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UK tourism boss blasted for Brexit neutrality by German politician

Luke James
Brussels correspondent
UK tourism experts were in the European Parliament today to discuss the effect of Brexit on the industry (Getty)

The chief executive of the UK’s tourism trade body has been criticised for taking a neutral stance on Brexit after raising concerns about its consequences.

ABTA chief executive Mark Tanzer was called out by a German politician during a debate at the European Parliament on the potential consequences of Brexit on tourism.

Mr Tanzer praised EU policies for making travel more affordable for British tourists and warned leaving the customs union could lead to “long delays” at the border in future.

But he said ABTA had been “very careful not to tell people how they should vote” in the run up to the referendum.

That drew a sharp response from German MEP Markus Pieper, a member of Angela Merkel’s CDU party, who said he should have done more to stop Brexit if he was concerned about its consequences.

Addressing Mr Tanzer, he said: “You said you behaved in a neutral fashion in the Brexit debate – I don’t understand that at all.

“Why didn’t you go on the offensive for Remain? You set out all the advantages and then you said that you took a neutral chance.

“So, I think there’s a certain degree of culpability for having now to try and save the situation.”

In reply, Mr Tanzer said ABTA had made clear that they “saw more downside than upside” from Brexit before the referendum.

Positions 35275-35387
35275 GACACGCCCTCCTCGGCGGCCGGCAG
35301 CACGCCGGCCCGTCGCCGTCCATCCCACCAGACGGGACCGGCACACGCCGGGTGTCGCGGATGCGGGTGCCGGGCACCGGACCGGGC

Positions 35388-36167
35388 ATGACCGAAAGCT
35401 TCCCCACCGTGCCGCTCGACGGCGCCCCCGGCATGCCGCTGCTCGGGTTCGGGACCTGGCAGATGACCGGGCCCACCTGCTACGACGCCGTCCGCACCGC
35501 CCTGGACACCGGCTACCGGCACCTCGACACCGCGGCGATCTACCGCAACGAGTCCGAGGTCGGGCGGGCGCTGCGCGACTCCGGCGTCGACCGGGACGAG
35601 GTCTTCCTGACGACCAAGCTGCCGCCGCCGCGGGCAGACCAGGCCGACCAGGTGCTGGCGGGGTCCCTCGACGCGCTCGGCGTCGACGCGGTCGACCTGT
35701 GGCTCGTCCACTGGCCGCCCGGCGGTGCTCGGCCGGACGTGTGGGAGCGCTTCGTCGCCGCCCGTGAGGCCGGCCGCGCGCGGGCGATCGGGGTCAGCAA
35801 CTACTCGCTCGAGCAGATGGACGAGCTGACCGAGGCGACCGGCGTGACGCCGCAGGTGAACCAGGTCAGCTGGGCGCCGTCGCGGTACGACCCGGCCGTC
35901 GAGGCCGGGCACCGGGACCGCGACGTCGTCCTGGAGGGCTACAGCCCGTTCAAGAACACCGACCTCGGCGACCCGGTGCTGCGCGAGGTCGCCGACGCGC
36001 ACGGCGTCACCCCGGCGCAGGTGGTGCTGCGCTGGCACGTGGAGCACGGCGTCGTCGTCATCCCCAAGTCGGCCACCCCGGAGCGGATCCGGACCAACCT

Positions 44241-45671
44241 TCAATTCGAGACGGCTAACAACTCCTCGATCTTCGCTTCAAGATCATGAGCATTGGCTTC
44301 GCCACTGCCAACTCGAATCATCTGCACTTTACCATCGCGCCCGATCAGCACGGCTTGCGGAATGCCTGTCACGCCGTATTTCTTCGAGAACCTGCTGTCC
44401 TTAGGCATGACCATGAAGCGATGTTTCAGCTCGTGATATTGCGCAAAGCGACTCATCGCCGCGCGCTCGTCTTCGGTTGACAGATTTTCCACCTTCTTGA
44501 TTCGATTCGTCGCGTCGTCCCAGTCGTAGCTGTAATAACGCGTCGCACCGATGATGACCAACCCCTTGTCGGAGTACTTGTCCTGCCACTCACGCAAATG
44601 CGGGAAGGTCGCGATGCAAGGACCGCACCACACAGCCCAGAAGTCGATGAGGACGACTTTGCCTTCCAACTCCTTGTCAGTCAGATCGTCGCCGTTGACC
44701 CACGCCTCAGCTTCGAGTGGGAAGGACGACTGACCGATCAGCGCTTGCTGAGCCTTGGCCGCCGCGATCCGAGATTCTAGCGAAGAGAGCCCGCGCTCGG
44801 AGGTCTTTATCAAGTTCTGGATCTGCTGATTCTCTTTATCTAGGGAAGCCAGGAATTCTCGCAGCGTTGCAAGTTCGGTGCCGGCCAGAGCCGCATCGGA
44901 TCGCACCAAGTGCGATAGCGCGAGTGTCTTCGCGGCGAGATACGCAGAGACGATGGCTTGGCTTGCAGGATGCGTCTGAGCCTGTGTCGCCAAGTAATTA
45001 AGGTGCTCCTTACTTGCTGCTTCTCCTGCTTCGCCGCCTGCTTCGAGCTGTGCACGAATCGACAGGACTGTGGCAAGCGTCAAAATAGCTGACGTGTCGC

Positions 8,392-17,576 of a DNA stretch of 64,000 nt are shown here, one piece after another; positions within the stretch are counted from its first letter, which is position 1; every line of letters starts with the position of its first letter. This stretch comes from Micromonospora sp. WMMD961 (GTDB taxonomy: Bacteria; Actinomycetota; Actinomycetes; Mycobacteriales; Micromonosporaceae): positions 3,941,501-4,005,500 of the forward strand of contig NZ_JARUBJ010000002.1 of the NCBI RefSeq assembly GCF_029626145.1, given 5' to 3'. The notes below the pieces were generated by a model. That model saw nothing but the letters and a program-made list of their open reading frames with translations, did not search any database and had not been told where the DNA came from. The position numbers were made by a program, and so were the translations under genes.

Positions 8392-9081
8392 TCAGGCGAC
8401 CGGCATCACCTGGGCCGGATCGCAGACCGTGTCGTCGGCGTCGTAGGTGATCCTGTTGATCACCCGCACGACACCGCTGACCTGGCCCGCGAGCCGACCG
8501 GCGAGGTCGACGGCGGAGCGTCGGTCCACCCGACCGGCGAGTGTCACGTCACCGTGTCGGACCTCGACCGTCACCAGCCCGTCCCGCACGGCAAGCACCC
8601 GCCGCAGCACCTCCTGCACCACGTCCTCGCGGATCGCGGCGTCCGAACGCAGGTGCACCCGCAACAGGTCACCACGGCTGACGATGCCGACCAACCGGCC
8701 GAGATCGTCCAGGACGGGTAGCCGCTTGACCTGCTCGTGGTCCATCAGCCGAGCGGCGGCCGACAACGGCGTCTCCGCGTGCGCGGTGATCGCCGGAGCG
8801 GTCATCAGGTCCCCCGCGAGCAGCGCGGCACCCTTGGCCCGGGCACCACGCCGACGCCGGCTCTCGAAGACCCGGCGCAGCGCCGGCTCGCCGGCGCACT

But he added: “For a business, on an issue that is so emotional and so finely balanced, if you come out very strongly on one side – and this is the reality – you will upset half of your customers.

“That’s why I think at the time of the referendum businesses and trade associations were quite equivocal about this.”

German MEP Markus Pieper criticised the chief executive of ABTA for not doing more to prevent Brexit (European Parliament)

The fiery exchange of views came at a meeting of the Parliament’s transport committee in Brussels, where industry experts reported a small slowdown in the numbers of UK tourists going to Europe since 2016.

They also voiced concerns that there would be a much bigger impact without continuing cooperation in aviation and called for UK citizens to retain their right to free emergency health care and mobile roaming.

However, MEPs heard how the fall in the value of the pound had delivered a recent boost to tourist numbers in the UK.

Italian socialist MEP Isabella de Monte said: “A reduction in purchasing power could, in actual fact, favour tourism towards the UK. The UK might suddenly see the number of tourists coming go up.”

The debate came as the EU moved ahead with a new system of security checks that will see travelers from outside the single market charged a €7 fee “travel authorization fee.”

The European Travel Information and Authorisation System (ETIAS) will mean people wanting to enter the Schengen areas will have to fill out an application form ahead of their trip.

The EU said in a statement that the system was necessary in order to improve border security.

It said: “By cross-checking visa-exempt travellers against our information systems for borders, security and migration, the ETIAS will help us identify anyone who may pose a security or migration risk before he or she even reaches the EU border.

“The process for travellers to obtain an authorisation will be affordable, simple and fast and will always be carried out in full respect of fundamental rights and EU data protection rules.”